A Community Devoted to the Preservation and Practice of Celestial Navigation and Other Methods of Traditional Wayfinding
From: Frank Reed
Date: 2015 Apr 19, 18:35 -0700
No, the 2.3° error in longitude you found would not be acceptable under any circumstances. You mentioned that you observed this "lunar" (stretching the meaning a bit) during the solar eclipse. But what exactly did you measure? What angular distance? And could you post your raw observational data? It's nearly impossible to "debug" observations like this without the original data. I do have one guess on one possible source for your problem. If you measured the angle from the Moon's limb superimposed on the Sun to the limb of the Sun on the same side, which is the only thing that I can think of that you would have been able to measure, that doesn't "fit" in the usual classification of lunars. It's neither a "near" nor a "far" limb lunar. There are ways to adjust for this, so it's still a usable observation if that's the case, but the usual tools and algorithms are not set up for this special eclipse case.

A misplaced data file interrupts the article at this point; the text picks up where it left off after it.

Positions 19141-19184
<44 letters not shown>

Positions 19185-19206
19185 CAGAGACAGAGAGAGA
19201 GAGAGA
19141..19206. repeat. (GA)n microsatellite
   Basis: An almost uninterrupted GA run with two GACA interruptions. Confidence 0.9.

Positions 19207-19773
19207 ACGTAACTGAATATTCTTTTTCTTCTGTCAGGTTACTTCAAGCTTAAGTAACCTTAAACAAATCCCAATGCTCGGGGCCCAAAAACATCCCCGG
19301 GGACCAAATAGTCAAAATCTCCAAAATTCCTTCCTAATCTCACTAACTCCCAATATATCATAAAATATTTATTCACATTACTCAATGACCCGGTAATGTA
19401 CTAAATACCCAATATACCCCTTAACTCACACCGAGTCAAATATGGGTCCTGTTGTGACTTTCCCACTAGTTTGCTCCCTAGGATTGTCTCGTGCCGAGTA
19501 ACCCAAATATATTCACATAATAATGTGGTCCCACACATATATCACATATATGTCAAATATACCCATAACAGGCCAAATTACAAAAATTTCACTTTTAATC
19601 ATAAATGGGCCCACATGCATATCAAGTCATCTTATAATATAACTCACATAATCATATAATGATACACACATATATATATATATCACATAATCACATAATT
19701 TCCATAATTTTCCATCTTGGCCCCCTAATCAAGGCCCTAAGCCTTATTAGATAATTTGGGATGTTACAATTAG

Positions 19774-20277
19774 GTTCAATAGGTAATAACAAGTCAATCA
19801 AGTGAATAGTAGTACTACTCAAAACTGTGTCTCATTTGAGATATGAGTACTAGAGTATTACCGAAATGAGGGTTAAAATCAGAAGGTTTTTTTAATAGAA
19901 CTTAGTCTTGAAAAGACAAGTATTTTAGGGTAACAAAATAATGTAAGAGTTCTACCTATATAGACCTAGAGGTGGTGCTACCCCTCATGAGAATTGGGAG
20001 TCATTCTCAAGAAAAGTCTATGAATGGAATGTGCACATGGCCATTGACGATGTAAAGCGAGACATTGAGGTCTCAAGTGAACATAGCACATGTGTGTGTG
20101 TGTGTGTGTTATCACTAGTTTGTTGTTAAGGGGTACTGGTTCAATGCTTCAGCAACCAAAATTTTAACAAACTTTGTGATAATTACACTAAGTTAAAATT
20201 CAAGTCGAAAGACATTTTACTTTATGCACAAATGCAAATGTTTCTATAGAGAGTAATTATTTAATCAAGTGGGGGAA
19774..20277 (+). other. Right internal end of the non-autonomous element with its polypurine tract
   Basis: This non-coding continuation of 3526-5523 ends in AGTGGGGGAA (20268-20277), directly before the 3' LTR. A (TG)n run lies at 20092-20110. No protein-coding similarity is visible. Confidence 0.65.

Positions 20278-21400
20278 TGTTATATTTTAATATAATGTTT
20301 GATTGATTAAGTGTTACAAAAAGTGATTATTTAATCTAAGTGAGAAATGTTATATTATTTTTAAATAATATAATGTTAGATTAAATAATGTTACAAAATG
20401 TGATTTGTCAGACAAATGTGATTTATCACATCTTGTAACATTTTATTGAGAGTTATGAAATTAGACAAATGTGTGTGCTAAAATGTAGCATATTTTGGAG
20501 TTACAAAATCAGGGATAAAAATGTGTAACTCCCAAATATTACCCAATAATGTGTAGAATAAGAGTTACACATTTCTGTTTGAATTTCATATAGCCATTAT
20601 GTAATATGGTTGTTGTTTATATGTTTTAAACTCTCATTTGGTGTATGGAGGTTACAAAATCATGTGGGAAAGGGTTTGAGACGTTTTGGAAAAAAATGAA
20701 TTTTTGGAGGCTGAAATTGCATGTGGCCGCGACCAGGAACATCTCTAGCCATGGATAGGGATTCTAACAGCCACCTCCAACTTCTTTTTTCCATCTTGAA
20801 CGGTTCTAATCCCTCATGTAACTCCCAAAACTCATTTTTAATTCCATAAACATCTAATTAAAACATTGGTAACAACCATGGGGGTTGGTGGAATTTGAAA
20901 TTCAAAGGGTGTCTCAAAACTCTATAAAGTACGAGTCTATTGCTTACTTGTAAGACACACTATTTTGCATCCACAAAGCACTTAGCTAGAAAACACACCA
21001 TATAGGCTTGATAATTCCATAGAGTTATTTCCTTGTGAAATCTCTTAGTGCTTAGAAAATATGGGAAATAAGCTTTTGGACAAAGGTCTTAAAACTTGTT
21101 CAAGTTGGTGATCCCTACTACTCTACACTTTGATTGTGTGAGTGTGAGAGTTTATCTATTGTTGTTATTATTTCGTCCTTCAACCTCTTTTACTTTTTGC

PS: You mention that you used a spreadsheet to clear or work your lunar observation, and then you referenced my web site. There are web tools to clear lunars on my web site, but no spreadsheets. Are you perhaps using Peter Hakel's spreadsheets? He's here, too, and can help with questions on those.